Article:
The Evil Dead (1981) Review

The Evil Dead
Image Source: IMDB

Movie: The Evil Dead (1981)

Production Company: Renaissance Pictures

Director: Sam Raimi

Producers: Sam Raimi, Bruce Campbell, Rob Tapert

Scriptwriter: Sam Raimi

Main Cast: Bruce Campbell, Ellen Sandweiss, Richard DeManincor, Betsy Baker & Theresa Tilly

Release Date: 15 October 1981

Running Time: 85 minutes

Certificate: 18

The Evil Dead (1981) – Introduction

Sam Raimi’s 1981 horror film The Evil Dead is full of humour, gore and campy scares. At the time of its release, it was considered too violent and horrific for most audiences. The film was in fact banned in a number of countries for a long time, and even now still retains a drastic X-rating. However, the film, and its subsequent franchise, has made name for itself, and has had a significant revival in recent years. I think this goes to show just how influential the original film was.

Synopsis of The Evil Dead (1981)

The first instalment of the Evil Dead franchise follows young Ash Williams, his friend, sister, and girlfriend as they travel to remote woodland for a weekend away. Things quickly go south after they discover a mysterious book, along with some haunting video tapes in the basement of their cabin. They are possessed by something, one by one, until only Ash remains standing. He has the choice of facing the same fate as his friends, or battling his way to survival.

Analysis of The Evil Dead (1981)

Original Concept

The Evil Dead (1981) takes both the ideas of the undead zombie and mythical demons, and merges them into one. This was one of the first films to attempt this style of horror. It is arguably the original blue-print that inspired many ‘un-dead’ flicks that followed it. The style is 80s-typically campy, and yet it still gives a great scare. I think this is due to the innate fear of something terrible happening to those you love. Main character, Ash, must take out everyone he holds dear to survive. This makes for a saddening and tense atmosphere in the final act of the film.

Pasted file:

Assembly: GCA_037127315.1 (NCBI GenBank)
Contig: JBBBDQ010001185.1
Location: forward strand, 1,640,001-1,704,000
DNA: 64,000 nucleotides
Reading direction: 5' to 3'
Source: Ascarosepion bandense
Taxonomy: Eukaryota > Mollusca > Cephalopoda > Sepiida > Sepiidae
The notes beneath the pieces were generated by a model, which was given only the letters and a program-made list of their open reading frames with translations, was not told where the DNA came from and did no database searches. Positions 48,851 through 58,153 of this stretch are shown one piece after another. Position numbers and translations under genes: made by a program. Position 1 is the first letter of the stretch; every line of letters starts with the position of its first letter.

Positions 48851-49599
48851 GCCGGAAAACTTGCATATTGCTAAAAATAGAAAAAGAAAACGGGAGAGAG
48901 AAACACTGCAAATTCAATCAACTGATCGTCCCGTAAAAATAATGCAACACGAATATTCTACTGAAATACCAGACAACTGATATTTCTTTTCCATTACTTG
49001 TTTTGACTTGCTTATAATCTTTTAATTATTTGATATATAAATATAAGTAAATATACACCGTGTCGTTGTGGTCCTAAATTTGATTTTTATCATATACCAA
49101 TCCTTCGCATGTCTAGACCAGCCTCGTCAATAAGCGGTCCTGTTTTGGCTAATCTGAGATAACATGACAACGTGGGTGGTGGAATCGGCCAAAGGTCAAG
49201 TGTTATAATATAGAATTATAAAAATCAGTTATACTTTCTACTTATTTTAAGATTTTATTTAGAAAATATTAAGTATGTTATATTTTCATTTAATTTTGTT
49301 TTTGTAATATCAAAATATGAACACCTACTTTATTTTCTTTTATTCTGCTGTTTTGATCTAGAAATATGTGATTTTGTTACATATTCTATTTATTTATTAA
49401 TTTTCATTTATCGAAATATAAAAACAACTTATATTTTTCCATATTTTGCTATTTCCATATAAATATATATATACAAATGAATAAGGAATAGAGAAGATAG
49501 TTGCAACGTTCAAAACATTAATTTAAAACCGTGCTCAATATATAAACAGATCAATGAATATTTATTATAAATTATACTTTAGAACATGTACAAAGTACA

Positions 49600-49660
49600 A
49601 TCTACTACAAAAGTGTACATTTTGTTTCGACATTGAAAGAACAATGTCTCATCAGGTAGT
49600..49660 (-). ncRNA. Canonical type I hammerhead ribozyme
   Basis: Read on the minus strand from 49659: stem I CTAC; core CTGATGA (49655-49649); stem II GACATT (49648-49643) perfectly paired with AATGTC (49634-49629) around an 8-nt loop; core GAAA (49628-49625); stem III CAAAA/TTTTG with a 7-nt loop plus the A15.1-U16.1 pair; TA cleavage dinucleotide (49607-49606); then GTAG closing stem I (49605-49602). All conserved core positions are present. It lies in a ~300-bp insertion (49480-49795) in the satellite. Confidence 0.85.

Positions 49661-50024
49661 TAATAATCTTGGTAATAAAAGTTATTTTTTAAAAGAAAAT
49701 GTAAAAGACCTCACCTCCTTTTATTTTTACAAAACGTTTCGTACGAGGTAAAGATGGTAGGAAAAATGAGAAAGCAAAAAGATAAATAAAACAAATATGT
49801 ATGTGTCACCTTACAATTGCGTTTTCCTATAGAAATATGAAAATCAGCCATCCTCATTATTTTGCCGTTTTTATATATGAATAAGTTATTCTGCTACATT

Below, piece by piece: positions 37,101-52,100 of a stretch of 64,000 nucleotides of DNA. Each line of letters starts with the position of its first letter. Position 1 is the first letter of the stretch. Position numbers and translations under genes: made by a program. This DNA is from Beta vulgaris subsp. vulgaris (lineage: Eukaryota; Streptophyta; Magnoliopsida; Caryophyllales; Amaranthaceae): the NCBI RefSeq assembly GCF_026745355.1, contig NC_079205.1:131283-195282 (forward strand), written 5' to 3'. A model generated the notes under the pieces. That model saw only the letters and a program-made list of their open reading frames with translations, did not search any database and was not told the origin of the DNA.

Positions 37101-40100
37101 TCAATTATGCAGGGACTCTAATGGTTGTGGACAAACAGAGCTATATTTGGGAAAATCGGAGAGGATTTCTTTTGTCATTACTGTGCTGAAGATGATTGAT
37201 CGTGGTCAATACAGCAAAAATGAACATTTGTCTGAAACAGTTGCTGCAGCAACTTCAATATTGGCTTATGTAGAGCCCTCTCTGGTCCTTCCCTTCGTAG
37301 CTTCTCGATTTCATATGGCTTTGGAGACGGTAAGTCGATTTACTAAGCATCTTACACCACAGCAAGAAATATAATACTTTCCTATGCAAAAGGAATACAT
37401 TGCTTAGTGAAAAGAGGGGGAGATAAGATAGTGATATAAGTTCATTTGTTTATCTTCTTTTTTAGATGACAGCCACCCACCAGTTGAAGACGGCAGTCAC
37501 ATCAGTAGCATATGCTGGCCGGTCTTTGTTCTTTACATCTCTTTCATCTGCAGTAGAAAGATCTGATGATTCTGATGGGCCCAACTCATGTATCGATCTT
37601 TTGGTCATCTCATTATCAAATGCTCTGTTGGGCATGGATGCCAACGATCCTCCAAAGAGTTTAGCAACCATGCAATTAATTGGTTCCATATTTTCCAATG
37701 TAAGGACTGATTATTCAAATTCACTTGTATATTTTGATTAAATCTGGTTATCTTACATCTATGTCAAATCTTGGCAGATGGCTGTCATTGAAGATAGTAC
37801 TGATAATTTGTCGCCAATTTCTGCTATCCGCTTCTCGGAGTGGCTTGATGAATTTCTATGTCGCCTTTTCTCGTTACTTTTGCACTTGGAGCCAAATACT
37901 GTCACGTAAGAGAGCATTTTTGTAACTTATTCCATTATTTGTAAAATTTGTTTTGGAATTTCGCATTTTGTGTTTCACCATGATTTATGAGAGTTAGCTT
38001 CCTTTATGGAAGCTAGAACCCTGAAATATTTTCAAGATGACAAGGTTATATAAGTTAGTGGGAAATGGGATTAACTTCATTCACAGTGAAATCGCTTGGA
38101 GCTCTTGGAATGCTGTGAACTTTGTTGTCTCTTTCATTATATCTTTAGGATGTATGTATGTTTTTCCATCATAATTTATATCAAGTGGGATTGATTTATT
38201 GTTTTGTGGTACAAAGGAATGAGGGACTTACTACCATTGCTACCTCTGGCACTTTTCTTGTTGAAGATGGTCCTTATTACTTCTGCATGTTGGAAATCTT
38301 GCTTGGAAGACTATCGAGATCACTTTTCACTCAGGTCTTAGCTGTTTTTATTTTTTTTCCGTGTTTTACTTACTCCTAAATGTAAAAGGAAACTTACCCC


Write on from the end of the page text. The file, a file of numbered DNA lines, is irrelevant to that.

Avoiding typical ‘zombie’ horror tropes, The Evil Dead (1981) is original and creative in its concept. There is no ‘apocalypse’ forthcoming, all the evil of this film is contained within the cabin it takes place in. This gives a feeling of claustrophobia to the story. As the audience, we believe if Ash can escape the forest, he’ll be safe. Because of this, we root for his survival even more, as there is a clear goal in sight.

Visual Effects

For the time it was released, Raimi’s The Evil Dead (1981) has some amazing visual effects. All the scares in the film are done using practical effects. This gives the gore some edge, and even though it may not be realistic, it certainly is creepy. The makeup that creates the possessed characters is horrifying and makes them entirely un-human. The switch from the character’s regular looks to the zombified makeup is chilling.

The controversial tree branch scene in the woods undoubtedly has some great effects. The branches move around on their own, really helping to create this sense of the un-seen ‘monster’. Again, one of the aspects that really makes The Evil Dead (1981) is that the characters become the evil in the film. Not showing us any specific demon or creature creates this presence that looms over the entire story.


The legacy of Raimi’s work on this franchise is massive. With the two sequels to The Evil Dead (1981), and then the recent remake, along with Evil Dead Rise (2023), the universe grows ever-larger. Raimi’s original film not only gained a cult following, but essentially created a whole genre. Each new addition to the franchise reveals new snippets of lore for this universe. Having the newer films follow different characters and storylines has helped to keep the franchise alive, and reels in new audiences.

Even the spin-off show, Ash Vs. The Evil Dead, combines well-loved characters with new ones. It expands on the universe without undoing any of the already established lore. The legacy of The Evil Dead (1981) continues to live on, which I think goes to show how monumental of a film this is, not just within the horror community, but for films in general.

Summary of The Evil Dead (1981)

I think this is a franchise that will continue to grow and develop in years to come. There is a clear formula here that never seems to grow old. However, the original film is where it all started, and it’s not hard to see why this film has created such a popular franchise when you go back and re-watch its original source material. Overall, The Evil Dead (1981) is a staple in the world of horror cinema, and the legacy it has created reflects that.

Overall Rating: 8/10 – Very Good